Add two days to your grazing rotation
Building autumn covers of grass can be a tricky business. If you don't build enough grass, cows will end up eating too much expensive meals and silage in the month of October. And if you build up too much grass then you run the risk of leaving a butt of old grass through the winter which is a waste of good feed and will also impact heavily on next spring's grass quality.
With milk prices being where they are, it is vital this year that the majority of our autumn milk is produced off grass. Grass costs 7c/kg to produce, silage 15c and meal 25c approximately, so obviously we want as much as possible of the stuff that costs 7c in our cow's diets this autumn.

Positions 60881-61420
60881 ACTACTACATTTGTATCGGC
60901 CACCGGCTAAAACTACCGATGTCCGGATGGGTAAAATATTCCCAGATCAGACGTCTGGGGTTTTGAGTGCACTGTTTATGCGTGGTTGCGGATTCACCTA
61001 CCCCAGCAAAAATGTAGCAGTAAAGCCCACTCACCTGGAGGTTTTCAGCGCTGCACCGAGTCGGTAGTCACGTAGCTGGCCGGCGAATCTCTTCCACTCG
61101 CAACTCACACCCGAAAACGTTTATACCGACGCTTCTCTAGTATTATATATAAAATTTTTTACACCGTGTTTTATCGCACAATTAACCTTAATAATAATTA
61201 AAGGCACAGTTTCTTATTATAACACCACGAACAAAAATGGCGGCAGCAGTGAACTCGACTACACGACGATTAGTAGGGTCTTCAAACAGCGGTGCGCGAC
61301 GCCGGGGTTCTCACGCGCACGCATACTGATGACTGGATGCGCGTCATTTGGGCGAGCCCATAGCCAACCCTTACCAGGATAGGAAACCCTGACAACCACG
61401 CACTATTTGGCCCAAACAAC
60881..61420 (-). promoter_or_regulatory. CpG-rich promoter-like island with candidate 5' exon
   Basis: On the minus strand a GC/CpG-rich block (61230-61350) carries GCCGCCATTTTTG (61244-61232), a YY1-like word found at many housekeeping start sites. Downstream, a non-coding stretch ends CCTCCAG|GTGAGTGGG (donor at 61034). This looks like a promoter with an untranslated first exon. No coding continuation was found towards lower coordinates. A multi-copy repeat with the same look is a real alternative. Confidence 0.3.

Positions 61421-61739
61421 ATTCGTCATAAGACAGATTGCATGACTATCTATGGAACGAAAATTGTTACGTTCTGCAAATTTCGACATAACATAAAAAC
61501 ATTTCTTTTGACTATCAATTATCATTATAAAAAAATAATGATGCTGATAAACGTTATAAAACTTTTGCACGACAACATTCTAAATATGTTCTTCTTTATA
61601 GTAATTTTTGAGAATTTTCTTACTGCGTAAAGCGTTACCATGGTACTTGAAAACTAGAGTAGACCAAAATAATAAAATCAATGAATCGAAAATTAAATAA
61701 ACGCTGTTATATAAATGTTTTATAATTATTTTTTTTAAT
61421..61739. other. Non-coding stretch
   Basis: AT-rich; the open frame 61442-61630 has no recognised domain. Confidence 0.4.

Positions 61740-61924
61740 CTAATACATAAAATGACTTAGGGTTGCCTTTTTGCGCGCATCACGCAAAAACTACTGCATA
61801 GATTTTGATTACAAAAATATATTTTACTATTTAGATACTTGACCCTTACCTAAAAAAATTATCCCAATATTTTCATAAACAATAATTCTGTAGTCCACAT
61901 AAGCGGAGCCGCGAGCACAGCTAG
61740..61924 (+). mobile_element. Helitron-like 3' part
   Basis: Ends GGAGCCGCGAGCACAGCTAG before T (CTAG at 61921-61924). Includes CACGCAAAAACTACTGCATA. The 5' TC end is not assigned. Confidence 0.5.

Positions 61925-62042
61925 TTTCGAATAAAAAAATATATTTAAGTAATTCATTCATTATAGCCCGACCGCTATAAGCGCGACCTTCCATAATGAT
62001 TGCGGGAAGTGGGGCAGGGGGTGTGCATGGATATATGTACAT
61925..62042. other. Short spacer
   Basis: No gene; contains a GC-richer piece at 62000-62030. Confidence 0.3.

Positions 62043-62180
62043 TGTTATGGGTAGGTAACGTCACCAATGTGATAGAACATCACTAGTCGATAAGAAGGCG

Grass growth generally tapers off at the end of August, typically dropping below 60kgs growth per day, and it further tails off further as we head into October, dropping to below 40kgs per day. Therefore, the grass we graze in October/November has to be grown in September and this won't happen by accident.
Rotation length needs to increase by two days per week from now on.
Most farmers try to determine the rotation length by trying to remember when the cows were last in today's paddock, which gives a good indication, but a better way is to divide the amount of ground the cows are eating on a daily basis into the total ground available. If you have 100ac available for the cows and they are eating 4ac per day, then your rotation length should be 25 days. At the end of August they need to be eating only 3.3ac per day.
Adding two days per week to the rotation length can happen in two ways - increase the supply of grass or reduce the demand.
Increasing grass supply